Uti Possidetis Iuris

Fozia Lone

in International Law

ISBN: 9780199796953
Published online March 2012 | | DOI:
Uti Possidetis Iuris

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The literature on the concept of uti possidetis shows deep links to colonization, self-determination, territorial integrity, sovereignty, statehood, creation of states, and territorial boundaries. The controversial notion of uti possidetis has shaped many modern states and created new identities for postcolonial states. In creating new identities, it dismantled precolonial identities of nations. Hence, in many instances it became a source of relentless battles and on many occasions bloody wars. A prodigious amount of literature exists on the principle of uti possidetis, including its origin, usage, and relation to issues of decolonization and self-determination. This Roman law doctrine was used to stabilize the border not only in the Spanish Empire in South America after the Spanish withdrawal but also during the decolonization process in Africa and Asia. The purpose of this principle was to maintain the territorial stability of newly created states at the time of decolonization and also to resolve issues related to title, boundary demarcation, and delimitation of maritime areas in situations in which a treaty did not exist or did not deal with such issues. The legal character of this principle is unclear; however, depending on various situations, it has been referred to as a rule, principle, customary international law, technique, policy decision, and political tenet. The principle of uti possidetis iuris favors actual possession regardless of how it was reached and does not distinguish between de facto and de jure possession. These colonial administrative borders almost never were drawn to conform to the boundaries of the inhabiting populations and almost always cut through them, resulting in nations becoming trapped within new states. This indiscriminate application of uti possidetis iuris in the name of acquiring “stability and finality” resulted in many claims of the right to self-determination and border disputes. This principle is prized by states that emerged through the decolonization process, because it guarantees their territorial integrity. Over the years the principle of uti possidetis has been stretched and applied to postcolonial borders to maintain the finality of borders in situations such as territorial breakups, an example being Yugoslavia.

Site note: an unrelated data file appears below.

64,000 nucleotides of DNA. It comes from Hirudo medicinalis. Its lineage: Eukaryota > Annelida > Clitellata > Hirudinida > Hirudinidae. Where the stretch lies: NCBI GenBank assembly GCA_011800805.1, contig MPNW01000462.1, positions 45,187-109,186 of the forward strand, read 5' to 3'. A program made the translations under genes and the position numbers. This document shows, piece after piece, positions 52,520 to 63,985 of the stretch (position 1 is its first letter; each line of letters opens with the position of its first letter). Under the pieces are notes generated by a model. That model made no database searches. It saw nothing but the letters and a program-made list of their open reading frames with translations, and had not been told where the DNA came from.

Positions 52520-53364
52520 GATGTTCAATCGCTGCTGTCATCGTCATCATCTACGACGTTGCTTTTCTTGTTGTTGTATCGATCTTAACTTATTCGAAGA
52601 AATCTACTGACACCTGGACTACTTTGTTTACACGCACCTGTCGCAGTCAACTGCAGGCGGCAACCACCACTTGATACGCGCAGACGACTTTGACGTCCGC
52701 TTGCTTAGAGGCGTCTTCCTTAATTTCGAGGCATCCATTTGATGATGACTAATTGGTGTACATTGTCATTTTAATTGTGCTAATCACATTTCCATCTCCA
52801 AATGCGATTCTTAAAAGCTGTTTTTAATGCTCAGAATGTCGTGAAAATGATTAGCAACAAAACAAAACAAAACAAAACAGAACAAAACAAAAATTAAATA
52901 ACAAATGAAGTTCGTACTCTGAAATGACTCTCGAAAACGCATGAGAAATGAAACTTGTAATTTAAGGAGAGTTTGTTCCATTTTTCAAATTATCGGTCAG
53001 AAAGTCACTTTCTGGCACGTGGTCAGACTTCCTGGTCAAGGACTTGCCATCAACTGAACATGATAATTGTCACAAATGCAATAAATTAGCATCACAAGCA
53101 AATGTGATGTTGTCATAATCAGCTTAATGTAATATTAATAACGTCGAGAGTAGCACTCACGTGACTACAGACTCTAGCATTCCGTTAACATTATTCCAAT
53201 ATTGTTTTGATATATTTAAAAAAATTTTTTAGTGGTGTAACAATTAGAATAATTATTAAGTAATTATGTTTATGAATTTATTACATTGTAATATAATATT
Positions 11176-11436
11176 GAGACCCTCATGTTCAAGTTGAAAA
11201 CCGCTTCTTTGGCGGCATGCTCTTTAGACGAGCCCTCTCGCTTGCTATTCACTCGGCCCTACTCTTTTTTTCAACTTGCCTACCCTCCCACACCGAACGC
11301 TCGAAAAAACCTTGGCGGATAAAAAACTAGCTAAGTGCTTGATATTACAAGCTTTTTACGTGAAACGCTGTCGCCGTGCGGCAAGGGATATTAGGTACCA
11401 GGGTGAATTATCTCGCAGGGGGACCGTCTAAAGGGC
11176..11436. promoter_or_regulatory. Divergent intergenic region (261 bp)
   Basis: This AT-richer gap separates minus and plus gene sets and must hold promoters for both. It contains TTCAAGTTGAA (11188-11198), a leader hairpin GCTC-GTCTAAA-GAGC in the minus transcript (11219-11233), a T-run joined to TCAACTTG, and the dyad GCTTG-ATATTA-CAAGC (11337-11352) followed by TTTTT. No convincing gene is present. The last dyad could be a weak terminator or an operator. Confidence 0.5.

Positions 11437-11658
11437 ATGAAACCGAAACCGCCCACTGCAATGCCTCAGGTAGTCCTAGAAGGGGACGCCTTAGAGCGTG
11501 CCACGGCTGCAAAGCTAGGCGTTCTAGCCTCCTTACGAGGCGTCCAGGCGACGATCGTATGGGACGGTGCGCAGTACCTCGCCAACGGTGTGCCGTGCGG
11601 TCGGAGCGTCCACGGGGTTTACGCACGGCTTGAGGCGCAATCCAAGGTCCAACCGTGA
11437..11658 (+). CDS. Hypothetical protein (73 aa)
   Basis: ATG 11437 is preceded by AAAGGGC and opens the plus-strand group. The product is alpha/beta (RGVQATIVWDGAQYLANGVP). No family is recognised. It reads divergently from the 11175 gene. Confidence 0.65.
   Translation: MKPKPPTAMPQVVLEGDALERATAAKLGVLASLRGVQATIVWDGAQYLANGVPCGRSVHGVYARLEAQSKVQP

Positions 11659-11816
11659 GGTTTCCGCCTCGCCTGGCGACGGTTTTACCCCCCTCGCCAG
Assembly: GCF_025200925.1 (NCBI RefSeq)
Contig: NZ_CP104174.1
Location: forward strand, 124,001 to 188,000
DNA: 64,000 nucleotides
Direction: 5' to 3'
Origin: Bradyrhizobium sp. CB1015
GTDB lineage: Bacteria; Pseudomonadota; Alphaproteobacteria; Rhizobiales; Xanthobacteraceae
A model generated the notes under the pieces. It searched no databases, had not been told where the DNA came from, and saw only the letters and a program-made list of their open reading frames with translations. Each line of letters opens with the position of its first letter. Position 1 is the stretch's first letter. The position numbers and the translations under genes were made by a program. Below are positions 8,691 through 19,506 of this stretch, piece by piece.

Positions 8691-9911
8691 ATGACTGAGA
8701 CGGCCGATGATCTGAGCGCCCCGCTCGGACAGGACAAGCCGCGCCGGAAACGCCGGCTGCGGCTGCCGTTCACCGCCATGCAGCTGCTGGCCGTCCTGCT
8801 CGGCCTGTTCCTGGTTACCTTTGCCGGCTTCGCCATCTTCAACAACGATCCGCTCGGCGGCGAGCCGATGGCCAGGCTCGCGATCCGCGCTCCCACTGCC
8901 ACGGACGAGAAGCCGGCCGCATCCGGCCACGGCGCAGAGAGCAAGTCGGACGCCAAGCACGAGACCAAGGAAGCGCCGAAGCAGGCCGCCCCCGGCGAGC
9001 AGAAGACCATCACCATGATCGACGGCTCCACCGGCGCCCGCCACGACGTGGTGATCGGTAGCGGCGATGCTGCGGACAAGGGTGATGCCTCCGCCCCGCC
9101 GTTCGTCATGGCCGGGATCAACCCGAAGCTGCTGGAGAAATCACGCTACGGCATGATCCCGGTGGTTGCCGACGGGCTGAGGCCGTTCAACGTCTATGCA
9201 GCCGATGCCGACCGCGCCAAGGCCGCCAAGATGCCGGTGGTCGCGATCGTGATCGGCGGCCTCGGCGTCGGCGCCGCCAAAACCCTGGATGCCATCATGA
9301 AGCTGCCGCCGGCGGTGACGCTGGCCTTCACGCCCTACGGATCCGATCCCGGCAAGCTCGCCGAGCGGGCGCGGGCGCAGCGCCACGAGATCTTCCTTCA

Article.  12947 words. 

Subjects: International Law ; International Courts and Tribunals ; Private International Law and Conflict of Laws ; Public International Law

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